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2008/75/2 Manilla jewellery / currency (6), U shaped style, brass / copper alloy, maker unknown, West Africa, 1850-1950. Click to enlarge.

West African jewellery currency or manillas

Made in Africa, 1850-1950.
Manillas are generally accepted to be open bracelets in various sizes, cast in copper alloyed with lead, zinc and tin for example and traded as currency from the late 15th to the early 20th centuries. Their circulation was mainly within West Africa and in particular in south-eastern Nigeria. These manillas were crafted by unknown artisans and while definite attribution is difficult, the bulbous ends are typical of the Yoruba tribes who make up nearly one fifth of the Nigerian population. The aluminium manilla shares many features in common with the silver manillas crafted by members of the Tuareg tribe of the Mali-Niger area, or alternatively with the arm rings worn by the Agadez people, also of the Mali-Niger region. Francine Farr suggests that two of the manillas in this group are Tuareg and Johansson (Nigerian Currencies, figure 4, p.17) attributes to the Sokoto Province a manilla that is stylistically similar to one of the group . The twisted body may indicate usage in bride-price settlements and the characteristic polyhedron endings are typical of Saharan jewellery. It is possible their composite metals either were sourced locally or were melted down from European manillas and reformed.

The origin of the word manilla could be either derived from the Spanish for necklace (monilia), or from the Latin for hand (manus). Manillas have a function that is both decorative and ritualistic, playing a role in the ceremonial customary practices connected with marriage and burial. It is unclear if these manillas were in fact worn or merely amassed as a sign of wealth and status. The complexity and execution of detail as well as aural/resonance factor and reflective quality probably enhanced their value and desirability.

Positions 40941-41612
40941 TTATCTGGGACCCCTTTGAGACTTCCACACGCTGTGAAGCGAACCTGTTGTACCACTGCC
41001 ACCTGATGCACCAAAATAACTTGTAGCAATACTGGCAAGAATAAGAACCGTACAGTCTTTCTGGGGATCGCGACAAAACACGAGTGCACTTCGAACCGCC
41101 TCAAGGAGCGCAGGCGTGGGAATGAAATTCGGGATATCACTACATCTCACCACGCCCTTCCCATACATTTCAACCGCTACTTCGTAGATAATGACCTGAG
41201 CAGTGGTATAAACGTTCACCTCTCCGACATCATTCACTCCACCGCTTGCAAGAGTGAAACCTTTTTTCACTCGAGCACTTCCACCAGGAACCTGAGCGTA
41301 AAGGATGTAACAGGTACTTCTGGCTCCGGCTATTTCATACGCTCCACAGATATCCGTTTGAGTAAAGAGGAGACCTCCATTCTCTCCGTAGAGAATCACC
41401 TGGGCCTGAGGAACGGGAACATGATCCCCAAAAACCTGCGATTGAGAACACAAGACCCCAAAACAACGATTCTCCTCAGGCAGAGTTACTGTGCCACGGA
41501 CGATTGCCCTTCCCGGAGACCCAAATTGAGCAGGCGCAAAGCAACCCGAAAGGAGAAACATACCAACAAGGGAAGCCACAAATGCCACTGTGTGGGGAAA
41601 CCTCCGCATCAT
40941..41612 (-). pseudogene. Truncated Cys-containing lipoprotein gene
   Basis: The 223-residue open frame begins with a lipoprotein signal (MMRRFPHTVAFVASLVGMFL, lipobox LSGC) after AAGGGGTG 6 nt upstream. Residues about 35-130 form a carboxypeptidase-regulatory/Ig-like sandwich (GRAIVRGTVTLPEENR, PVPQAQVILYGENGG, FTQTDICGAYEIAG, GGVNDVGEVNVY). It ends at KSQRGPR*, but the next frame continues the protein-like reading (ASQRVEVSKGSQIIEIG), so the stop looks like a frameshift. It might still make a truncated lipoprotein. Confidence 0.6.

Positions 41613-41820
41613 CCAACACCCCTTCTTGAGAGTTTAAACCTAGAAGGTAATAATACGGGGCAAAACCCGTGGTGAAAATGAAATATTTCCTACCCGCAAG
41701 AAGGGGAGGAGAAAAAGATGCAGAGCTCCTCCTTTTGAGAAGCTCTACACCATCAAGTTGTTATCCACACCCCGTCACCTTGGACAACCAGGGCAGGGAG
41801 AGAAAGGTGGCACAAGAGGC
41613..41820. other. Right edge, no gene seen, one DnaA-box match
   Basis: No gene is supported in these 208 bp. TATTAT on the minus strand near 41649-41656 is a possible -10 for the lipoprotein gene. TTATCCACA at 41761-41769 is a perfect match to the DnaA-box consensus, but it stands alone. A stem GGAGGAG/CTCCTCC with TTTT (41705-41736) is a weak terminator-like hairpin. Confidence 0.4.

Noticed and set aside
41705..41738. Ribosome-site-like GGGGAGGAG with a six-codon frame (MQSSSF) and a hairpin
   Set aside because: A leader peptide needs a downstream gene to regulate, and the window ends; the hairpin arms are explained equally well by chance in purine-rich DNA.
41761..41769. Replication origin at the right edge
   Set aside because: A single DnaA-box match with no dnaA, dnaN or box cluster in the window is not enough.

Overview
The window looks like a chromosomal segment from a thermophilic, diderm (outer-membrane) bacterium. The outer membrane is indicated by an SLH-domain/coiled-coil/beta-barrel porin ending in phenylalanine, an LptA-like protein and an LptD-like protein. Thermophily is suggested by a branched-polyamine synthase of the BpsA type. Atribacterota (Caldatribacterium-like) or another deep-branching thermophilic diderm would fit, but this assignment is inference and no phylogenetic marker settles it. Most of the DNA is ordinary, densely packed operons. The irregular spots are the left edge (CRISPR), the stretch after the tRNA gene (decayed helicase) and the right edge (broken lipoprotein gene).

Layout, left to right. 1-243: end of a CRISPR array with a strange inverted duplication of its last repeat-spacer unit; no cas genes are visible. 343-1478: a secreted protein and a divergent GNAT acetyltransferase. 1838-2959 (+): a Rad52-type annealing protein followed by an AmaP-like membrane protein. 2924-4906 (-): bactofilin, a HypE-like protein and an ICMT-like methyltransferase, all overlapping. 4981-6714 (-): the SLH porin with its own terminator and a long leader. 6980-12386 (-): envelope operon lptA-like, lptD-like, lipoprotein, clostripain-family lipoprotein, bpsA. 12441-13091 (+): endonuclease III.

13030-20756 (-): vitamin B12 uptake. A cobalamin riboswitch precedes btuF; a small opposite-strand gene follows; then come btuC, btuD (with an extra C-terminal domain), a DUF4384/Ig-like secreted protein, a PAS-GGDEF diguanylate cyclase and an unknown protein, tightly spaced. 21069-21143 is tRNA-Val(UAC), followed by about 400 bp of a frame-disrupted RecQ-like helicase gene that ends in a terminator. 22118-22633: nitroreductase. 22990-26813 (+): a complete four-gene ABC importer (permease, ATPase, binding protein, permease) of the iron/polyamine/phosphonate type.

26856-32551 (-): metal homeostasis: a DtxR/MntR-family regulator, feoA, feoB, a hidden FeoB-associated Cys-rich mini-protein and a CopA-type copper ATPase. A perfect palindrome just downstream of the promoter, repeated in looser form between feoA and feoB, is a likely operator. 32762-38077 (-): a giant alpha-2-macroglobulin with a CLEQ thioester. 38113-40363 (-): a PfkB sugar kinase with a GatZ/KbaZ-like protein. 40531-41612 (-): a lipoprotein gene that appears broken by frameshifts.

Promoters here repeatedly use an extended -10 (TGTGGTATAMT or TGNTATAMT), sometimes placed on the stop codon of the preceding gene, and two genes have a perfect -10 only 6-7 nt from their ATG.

Karen Adams, December 2007

References
Grey, R.F.A. 'Manillas', in The Nigerian Field, Vol.16, p52-56.
Johansson, Sven-Olof. Nigerian Currencies: Manillas, Cowries and Others.
Norrkpoping, Sweden: printed by Alfa-Tryck for the author, 1967.
Quiggin, Alison Hingston. A Survey of Primitive Money: The Beginnings of
Currency. New York: AMS Press, 1979.

Summary

Object No.

2008/75/2

Object Statement

Manilla jewellery / currency (6), U shaped style, brass / copper alloy, maker unknown, West Africa, 1850-1950

Physical Description

Six indigenous manillas, five are copper alloy bracelets and one aluminium, of horseshoe shape with incised geometric and abstracted design motifs, as well as polyhedron termini. Four have essentially square shanks, one, a physically twisted shank and one, a moulded twisted shank.

-2/1 Manilla, copper alloy, polyhedron terminals, twisted shaft with geometric patterning.

-2/2 Manilla, copper alloy, rectangular cross section, strong banding, cross hatching, circular design motifs, polyhedron terminals. Decorative detail varies from front to back.

-2/3 Manilla, copper alloy, geometric patterning in serpentine and zig-zag configuration. Side A differs from side B.

2/4 Manilla, aluminium, rounded edged hexagonal cross section. Decoration consists of banding and circles on the arms and terminals only.

-2/5 Manilla, copper alloy, twisted square cross section, geometric designs follow the twisted form.

-2/6 Manilla, copper alloy, cross section of the central shaft is square and on the arms is rounded. Decorative elements differ on front and back.

Marks

No marks

Production

Made

Africa 1850-1950

Notes